Shares of technology companies from chip makers to FAANGs slumped for a third quarter at the end of September, as softer revenue, profit warnings and fading CEO confidence added to the doom.
The backdrop is a widely expected economic recession next year, caused, in part, by aggressive Federal Reserve interest-rate increases to squash inflation.
The current state of play is complex. However, buying attractive assets during repressed markets presents a tremendous opportunity. And history also shows that bear markets tend to turn over once greater certainty about policy is evident, making times like now a potential profitable moment to get constructive and buy companies with excellent long-term prospects.
Technology will return to prosperity, and some names will likely perform well even if the market stays down for some time.
I believe four trends — automation, artificial intelligence (AI), cloud and cybersecurity — will continue to see robust demand in even the most challenging economic circumstances. Investors ought to be playing the long game. Here’s a spotlight on four companies in those spaces.
Companies that want to reduce headcount and optimize for the short term will slow hiring and turn to automation to do more with less. ServiceNow
enables companies to leverage existing IT and software to build automation for not just network and IT but operational tasks, HR and other business processes. Under CEO Bill McDermott, ServiceNow has consistently delivered above the rule of 40 (that a software company’s combined growth rate and profit margin should exceed 40%), and the company’s long-term growth expectations continue to be robust even with the toughening economic situation. Companies looking to automate will be turning to ServiceNow, giving it a higher probability of seeing continued strong earnings growth during periods of economic contraction. The company’s shares are down 35% this year, more than the Nasdaq Composite Index’s 29% decline.
Analytics and AI
For some, a Warren Buffett investment in a young company like Snowflake
may be enough to lure investors. But the most compelling reason is that companies are pouring investments into intelligent analytics services that enable better business decision-making and support the delivery of better customer experiences. With the cloud data warehouse market expected to grow at a compound annual growth rate (CAGR) of 31% from 2021-2026, reaching $39 billion, Snowflake is the most well-known player in the cloud data warehouse space, sitting at under a $2 billion run rate today. I see the sector as fast-growing, and I think the privately held Databricks, MongoDB
are well-positioned. Still, Snowflake has a strong tailwind backed by about a 170% net dollar retention, rapidly decreasing customer acquisition costs and 97% gross dollar retention. The stock is down 45% this year.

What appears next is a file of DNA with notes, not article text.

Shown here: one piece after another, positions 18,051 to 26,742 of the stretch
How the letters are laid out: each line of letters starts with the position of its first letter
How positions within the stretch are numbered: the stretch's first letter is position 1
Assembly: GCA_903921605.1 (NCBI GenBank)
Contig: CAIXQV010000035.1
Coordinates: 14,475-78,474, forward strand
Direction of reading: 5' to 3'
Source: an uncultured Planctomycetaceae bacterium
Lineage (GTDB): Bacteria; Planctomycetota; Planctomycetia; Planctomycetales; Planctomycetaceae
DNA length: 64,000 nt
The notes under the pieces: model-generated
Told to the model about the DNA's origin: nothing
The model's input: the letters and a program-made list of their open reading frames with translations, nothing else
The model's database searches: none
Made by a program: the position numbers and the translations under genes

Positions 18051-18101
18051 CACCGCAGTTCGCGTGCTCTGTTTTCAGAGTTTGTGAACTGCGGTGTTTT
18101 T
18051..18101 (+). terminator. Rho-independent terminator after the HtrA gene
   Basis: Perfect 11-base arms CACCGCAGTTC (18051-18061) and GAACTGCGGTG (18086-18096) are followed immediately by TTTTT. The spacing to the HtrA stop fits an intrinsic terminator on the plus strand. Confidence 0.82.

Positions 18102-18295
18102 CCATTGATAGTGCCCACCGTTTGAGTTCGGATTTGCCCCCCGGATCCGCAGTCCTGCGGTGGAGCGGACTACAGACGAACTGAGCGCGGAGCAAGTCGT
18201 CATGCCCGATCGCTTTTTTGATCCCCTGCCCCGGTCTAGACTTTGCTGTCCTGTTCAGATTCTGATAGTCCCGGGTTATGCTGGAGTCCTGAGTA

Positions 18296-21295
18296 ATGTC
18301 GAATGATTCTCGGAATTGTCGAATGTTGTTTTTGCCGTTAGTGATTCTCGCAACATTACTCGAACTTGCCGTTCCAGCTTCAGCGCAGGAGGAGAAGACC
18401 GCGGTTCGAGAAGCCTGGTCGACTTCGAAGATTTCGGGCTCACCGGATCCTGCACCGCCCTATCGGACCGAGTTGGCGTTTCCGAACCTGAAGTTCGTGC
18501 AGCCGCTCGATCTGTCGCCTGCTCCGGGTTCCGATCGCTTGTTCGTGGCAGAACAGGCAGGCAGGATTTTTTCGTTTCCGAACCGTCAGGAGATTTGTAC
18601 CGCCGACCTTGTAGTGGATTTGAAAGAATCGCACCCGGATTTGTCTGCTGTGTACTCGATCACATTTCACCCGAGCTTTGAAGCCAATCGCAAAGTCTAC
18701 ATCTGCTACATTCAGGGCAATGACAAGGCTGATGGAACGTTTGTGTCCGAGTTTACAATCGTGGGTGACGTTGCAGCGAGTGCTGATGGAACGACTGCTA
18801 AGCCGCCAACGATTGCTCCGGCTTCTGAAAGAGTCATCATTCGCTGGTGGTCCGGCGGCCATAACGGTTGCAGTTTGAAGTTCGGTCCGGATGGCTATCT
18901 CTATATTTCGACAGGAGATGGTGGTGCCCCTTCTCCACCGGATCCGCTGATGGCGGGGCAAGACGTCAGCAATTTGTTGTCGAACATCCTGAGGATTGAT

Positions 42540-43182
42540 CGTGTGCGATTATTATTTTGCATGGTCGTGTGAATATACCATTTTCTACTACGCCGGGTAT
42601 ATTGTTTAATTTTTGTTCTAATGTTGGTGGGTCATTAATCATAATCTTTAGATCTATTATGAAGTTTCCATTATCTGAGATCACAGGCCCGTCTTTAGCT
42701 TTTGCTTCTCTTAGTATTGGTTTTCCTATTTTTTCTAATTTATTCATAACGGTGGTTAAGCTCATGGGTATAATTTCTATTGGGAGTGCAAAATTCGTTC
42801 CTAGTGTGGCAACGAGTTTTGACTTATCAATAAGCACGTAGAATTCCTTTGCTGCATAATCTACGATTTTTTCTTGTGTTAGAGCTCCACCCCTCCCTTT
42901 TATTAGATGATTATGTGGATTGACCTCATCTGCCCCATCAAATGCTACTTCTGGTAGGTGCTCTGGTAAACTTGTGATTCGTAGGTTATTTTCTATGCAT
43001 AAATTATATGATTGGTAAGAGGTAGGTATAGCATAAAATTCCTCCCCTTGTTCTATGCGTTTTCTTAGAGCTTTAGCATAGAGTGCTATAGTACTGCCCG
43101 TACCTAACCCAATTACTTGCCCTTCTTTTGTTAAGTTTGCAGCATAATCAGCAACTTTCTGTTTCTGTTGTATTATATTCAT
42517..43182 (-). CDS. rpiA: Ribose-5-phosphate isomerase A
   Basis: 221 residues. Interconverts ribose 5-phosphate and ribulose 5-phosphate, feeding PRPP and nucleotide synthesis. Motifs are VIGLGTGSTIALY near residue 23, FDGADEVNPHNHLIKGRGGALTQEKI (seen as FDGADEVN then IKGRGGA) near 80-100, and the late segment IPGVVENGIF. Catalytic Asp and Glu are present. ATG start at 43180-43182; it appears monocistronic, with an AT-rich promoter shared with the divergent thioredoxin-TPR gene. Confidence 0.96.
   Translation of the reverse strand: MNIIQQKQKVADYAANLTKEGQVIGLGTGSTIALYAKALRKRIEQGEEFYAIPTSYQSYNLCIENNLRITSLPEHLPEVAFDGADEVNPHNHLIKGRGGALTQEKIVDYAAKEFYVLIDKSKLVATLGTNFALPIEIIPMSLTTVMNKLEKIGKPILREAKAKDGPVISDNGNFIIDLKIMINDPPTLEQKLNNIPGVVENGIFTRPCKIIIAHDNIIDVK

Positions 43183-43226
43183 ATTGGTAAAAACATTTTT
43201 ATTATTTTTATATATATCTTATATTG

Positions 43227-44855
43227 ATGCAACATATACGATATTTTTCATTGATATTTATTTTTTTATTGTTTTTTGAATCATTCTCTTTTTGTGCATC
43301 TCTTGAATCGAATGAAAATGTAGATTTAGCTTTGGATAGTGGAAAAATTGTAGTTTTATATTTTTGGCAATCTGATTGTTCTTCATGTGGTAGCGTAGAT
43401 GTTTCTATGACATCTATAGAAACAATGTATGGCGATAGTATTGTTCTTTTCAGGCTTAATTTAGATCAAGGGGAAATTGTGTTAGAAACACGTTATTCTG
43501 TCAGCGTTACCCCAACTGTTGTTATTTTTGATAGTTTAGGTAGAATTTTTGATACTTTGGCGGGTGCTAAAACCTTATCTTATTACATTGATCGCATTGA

Oracle benefits from having a massive installed customer base over many years, which has pushed its cloud portfolio to over $10 billion a year. Still a vast distance between the company and the likes of Amazon’s
AWS and Microsoft’s
Azure, Oracle saw the fastest cloud growth this past quarter. I believe its large install base is a significant opportunity for workload migration to Oracle’s Gen 2 cloud. With its aggressive pricing strategy, Oracle has won more deals for its Cloud Infrastructure business, which drove its 50%-plus growth in its most recent quarter. The company also has a strong software as a service (SaaS) portfolio that includes Netsuite and Fusion, steadily growing in the high 20% to lower 30%. The cloud should do well as companies seek out pay-per-use technology to manage expenses. I expect Oracle to capitalize on this short-term while continuing to deliver steady results and a dividend for investors who appreciate higher yield. Shares of Oracle have dropped 25% this year.
Cybersecurity investments really can’t wait out an economic downturn, so I like several plays for cybersecurity, from Cisco
and Juniper Networks
However, I like Palo Alto Networks
the best at this moment for its recent strong performance and its acute focus on cybersecurity with both legacy architecture and modern IT networks (next-generation services), which it gained competency via a series of acquisitions under CEO Nikesh Arora. With its recent quarter delivering 27% growth and the company once again finding profitability, it feels like this downturn could be a big opportunity for Palo Alto Networks as demand for cybersecurity technology will continue to swell as companies are under greater pressure to protect data and networks. The company’s stock is down only about 4% this year.
Daniel Newman is the principal analyst at Futurum Research, which provides or has provided research, analysis, advising or consulting to ServiceNow, IBM, Nvidia, Meta Platforms, Oracle, MongoDB, Cisco, Juniper and dozens of other technology companies. Neither he nor his firm holds any equity positions in companies cited. Follow him on Twitter @danielnewmanUV.